The real question is "why", and the answer is that you left probably your keyless remote nearby your NX: if so the remote receiver stays in ready mode draining current from 12V battery faster than if remote was far away. For long periods without using car the suggestion to keep 12 V battery with an automatic charge keeper is  a valid alternative.

Yes I would love to know "why"  it is definitely not due to the remotes being near the NX. The NX was in a brick garage which is detached from the house by min 6 mts and both keys inside blocking key pouches inside separate steel filing cabinets.  

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36 minutes ago, C Mclean said:

The biggest danger with using a trickle charger is remembering to disconnect it before driving off..

Been there, done that...Wondered why my IS was a bit clunky to reverse out, and then drove off with the charger wires dangling.

My IS300H used regularly to run out of charge on the auxiliary Battery when I left it for a week or more. So I started keeping one of those RAC Battery things in the boot to save calling Lexus/AA out. Then I bought a Ctek charger and left its connector wired up permanently in the boot. The connector has little LED indicators indicating the state of the Battery.

I removed the CTek connector before I sold the IS300H, and one of the first things I did to the new NX was add it back. It gets low on auxiliary Battery charge after about 5 days non use. This is with both the standard key fobs switched off and the card key way over on the other side of the house  where it cannot possibly be received by the car. 'Blocking' key pouches aren't necessary with the current cars since the buttoned fobs can be switched off and the card key has a very short range. Try it and see!

Having to regularly charge it is one of the things I've  got used to, given my intermittent use of the car!

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12 minutes ago, Heanorboy said:

Yes I would love to know "why"  it is definitely not due to the remotes being near the NX. The NX was in a brick garage which is detached from the house by min 6 mts and both keys inside blocking key pouches inside separate steel filing cabinets.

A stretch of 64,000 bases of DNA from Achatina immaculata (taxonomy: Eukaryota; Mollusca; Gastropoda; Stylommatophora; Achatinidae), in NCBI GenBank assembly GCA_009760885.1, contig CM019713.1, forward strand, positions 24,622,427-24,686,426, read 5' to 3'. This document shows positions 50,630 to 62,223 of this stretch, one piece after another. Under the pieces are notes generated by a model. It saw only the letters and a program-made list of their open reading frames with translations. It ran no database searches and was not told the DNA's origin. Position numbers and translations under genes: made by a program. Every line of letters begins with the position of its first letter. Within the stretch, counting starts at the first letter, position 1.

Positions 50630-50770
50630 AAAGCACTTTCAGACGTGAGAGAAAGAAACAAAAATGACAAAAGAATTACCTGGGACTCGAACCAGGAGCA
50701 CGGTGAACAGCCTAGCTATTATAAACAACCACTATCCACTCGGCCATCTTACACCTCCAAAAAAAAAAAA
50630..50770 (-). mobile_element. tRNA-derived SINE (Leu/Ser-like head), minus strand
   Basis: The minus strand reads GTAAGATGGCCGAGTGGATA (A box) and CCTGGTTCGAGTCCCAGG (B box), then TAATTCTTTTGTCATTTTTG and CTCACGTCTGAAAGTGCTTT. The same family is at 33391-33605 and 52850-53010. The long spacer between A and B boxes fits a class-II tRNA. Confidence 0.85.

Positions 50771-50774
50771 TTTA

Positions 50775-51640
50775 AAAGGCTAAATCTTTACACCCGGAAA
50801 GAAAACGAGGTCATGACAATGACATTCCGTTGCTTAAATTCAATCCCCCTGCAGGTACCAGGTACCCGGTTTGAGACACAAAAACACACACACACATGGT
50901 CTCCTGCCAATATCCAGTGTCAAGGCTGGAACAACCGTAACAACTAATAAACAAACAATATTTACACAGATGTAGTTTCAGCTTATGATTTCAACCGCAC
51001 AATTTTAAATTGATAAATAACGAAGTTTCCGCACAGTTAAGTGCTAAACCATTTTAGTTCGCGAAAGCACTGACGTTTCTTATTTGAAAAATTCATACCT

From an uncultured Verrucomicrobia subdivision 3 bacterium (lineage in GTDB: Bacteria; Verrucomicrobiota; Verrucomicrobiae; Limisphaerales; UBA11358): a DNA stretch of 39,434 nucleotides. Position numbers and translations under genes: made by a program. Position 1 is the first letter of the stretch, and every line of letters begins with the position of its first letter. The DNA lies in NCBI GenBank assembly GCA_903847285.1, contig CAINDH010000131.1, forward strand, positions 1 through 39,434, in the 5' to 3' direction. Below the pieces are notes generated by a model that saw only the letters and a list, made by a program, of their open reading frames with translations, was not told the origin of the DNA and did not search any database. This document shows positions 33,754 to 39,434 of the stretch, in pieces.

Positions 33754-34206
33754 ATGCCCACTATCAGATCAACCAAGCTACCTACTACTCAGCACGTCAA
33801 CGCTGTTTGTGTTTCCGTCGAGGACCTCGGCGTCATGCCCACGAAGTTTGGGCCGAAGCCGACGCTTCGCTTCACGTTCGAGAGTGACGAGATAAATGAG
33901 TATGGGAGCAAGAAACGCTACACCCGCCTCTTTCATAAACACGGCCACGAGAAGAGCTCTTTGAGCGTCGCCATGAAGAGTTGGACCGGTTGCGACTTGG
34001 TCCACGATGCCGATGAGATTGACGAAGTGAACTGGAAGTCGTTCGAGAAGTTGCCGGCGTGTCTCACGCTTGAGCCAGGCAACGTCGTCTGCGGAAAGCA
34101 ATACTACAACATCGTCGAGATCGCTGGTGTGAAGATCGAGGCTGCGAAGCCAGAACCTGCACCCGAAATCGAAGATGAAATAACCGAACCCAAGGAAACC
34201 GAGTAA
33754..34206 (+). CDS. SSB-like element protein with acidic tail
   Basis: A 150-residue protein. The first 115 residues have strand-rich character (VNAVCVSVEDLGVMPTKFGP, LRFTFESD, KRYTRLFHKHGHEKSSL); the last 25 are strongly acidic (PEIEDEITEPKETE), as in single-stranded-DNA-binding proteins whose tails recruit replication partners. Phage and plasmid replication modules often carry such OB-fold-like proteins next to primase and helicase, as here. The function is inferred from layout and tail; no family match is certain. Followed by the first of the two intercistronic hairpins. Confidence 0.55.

It's keeping all its keyfob sensor stuff active.All just to get the lights to glow as you get to a couple of metres of the car... I think the NX  also keeps its wifi running because I seem to be able to use 'Mylexus' on the PC to download routes to the car even when it's parked out in front of the house but within wifi range.

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1 hour ago, Zotto said:

you left probably your keyless remote nearby your NX: if so the remote receiver stays in ready mode draining current from 12V battery faster than if remote was far away.

I'm afraid it makes no difference whether keys are near or far away Luigi. The car will always be active looking for a signal from the key no matter where it is.

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After some time (4 days?) the car goes in a waiting state reducing Battery draining; reducing but not deleting, as some services are always on in all modern cars.

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There will always be confusion and misunderstanding as long as the term " Jump starting" is used when applied  to hybrids. The manual for my MY17 CT says the engine of the donor car should be started? May have to talk to somebody at Lexus who knows  about  these things.

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14 hours ago, Charlie Alder said:

There will always be confusion and misunderstanding as long as the term " Jump starting" is used when applied  to hybrids. The manual for my MY17 CT says the engine of the donor car should be started? May have to talk to somebody at Lexus who knows  about  these things.

There should be no confusion at all.

All you're doing is supplimenting a dodgy 12V supply by piggy-backing a good 12V supply on it. Nothing complicated, nothing mysterious, and nothing dangerous.

The reason for having the donor engine running is as I explained above and if a hybrid is the recipient then it absolutely, categorically, does not need the donor engine to be running.

I'll own up straight away and say that I'm not a qualified auto electrician, but I am a time-served, qualified electrician by trade and learned my trade in a factory. When the factory closed down I got a job on BT and the vast majority of my working life has been spent as a telephone engineer with BT. After a back injury saw me retired early on ill-health grounds, I'm now self-employed doing computer repairs/builds and one of my hobbies means that I'm a fully-licenced radio ham.

I'm not trying to be obnoxious or big-headed or anything, I'm just saying that almost my whole life has been spent in or around the electrical/electronics fields and, although I obviously don't know everything, nor would I ever claim to know everything, I'm confident in this particular topic.

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Another reason for having the donor engine running is that who wants two cars with flat batteries, although this is really only for conventional engines.

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1 hour ago, C Mclean said:

Another reason for having the donor engine running is that who wants two cars with flat batteries, although this is really only for conventional engines.

Exactly :thumbsup: